Most people recommend using one brand and type of dewormer exclusively until it is no longer effective. This helps to cut down on possible worm resistance to dewormers. Worm resistance is a common problem because no dewormer is effective against 100% of the worm population in all goats. There's always going to be a small percentage of worms that are naturally resistant to a particular dewormer. For example (I am making these percentages up just for this example, so don't quote me!!), if you use Ivermectin 1.87% horse paste for deworming, it will kill 98% of the worm population in your goats. The 2% that is left will be the ones that will reproduce the next generation of worms. Now the next time you use Ivermectin, only 70% of the worms will be killed. 30% will be resistant due to genetics and will reproduce the next generation. The next time you deworm with Ivermectin, 40% of the worms will be killed and 60% will be resistant. And so on, and so on until a large majority of the worms are resistant to Ivermectin 1.87% horse paste. This will be when you notice that after you deworm, your goats still have rough coats, anemia and worms on their fecal samples. Time to switch dewormers. Your worms may be resistant to Ivermectin 1.87% horse paste but they won't be resistant to Valbazen because it is a totally different class of chemical. So you start the resistance cycle all over again by switching to a new dewormer and continuing with that one until resistance occurs.

Don't rotate dewormers every time you deworm because you could potentially create a "super worm" that is resistant to all dewormers. For example: You deworm with Ivermectin 1.87% horse paste and it kills 98% of the worm population in your goats. The 2% that is left will be resistant to Ivermectin and will reproduce. Then the next time you rotate to Valbazen and it also kill 98% of the worms. BUT there is a good possibility that the 2% of the worms left this time can be resistant to both Ivermectin and Valbazen, after having lived through the first deworming with Ivermectin and the second with Valbazen. Then you deworm again with Cydectin and kill 98% of those worms. Now there is a possibility that the 2% of worms left are resistant to Ivermectin, Valbazen, and Cydectin! Eventually if you rotate through all the classes of dewormers available often enough, you could create a super worm that is resistant to EVERYTHING!! Only rotate dewormers when the one you are using is no longer effective or your goats have a type of worm that isn't killed by the dewormer you normally use (ie: you use Valbazen but the goats have liver flukes you may have to switch to Ivomec Plus for the liver flukes).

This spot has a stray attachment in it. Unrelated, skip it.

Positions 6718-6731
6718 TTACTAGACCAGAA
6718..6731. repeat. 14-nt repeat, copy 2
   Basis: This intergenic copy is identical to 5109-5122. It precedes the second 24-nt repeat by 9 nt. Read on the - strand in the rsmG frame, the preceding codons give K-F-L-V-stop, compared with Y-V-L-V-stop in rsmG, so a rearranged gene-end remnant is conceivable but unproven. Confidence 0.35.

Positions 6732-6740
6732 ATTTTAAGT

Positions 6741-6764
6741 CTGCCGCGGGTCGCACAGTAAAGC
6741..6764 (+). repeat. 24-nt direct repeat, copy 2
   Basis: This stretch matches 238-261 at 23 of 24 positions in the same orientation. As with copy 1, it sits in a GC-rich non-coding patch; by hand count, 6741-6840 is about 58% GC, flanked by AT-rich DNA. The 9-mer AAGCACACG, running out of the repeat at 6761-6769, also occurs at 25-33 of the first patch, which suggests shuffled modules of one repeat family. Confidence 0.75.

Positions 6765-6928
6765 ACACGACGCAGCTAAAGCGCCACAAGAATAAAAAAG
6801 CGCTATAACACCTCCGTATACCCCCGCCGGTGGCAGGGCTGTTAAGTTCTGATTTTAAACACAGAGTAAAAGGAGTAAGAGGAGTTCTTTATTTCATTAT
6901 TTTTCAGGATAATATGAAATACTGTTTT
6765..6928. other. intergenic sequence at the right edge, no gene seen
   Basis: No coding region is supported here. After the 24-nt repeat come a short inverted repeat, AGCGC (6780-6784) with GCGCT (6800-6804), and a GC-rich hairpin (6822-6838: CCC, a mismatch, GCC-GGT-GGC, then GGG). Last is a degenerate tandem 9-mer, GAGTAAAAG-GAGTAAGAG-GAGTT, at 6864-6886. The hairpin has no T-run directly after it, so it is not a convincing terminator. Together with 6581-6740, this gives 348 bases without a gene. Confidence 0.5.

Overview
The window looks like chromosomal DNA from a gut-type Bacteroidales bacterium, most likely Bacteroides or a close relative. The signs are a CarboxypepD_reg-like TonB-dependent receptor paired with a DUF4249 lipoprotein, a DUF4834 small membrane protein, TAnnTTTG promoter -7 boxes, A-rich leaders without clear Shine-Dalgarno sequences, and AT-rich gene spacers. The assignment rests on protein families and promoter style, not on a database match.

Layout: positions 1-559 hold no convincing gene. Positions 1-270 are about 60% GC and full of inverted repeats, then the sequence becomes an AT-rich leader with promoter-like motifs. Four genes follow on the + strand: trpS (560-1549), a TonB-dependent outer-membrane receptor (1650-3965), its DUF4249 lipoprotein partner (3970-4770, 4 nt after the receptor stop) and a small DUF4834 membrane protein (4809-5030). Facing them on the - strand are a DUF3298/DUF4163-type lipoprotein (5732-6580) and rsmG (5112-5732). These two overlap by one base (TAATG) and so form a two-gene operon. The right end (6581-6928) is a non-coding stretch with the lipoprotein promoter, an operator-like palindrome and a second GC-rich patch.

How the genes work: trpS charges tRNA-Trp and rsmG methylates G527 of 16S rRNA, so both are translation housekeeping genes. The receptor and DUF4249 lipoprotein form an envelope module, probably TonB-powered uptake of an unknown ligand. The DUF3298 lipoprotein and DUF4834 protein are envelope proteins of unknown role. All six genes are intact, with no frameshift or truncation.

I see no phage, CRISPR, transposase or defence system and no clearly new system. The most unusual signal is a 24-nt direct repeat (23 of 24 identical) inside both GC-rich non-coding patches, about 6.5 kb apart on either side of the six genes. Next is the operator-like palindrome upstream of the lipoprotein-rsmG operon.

Herbal dewormers work well as a preventative for both internal and external parasites. They do not treat any outbreaks of parasites but they make the goats' bodies an unwelcome environment where parasites prefer not to live. I use Hoegger's Herbal Dewormer in my goats and have had great results. I still have to use chemical dewormers occasionally but the necessity of these has been lower since starting the herbal. Also my goats seem to have less lice, mites, nasal bots, lungworms, and pinworms than before starting the herbs. The most important part of a herbal deworming regimen is to be consistent in giving each goat a proper dose of the herbs every week, continuously for life. The herbs do not work unless you are giving them consistently because they do not stay in the goats' systems for more than a week. I prefer to mix the dry herbal dewormer with molasses to create a ball. The goats love these little "treats" and will eat them out of my hand which makes a very convenient way to ensure they are getting their individual doses of herbs each week.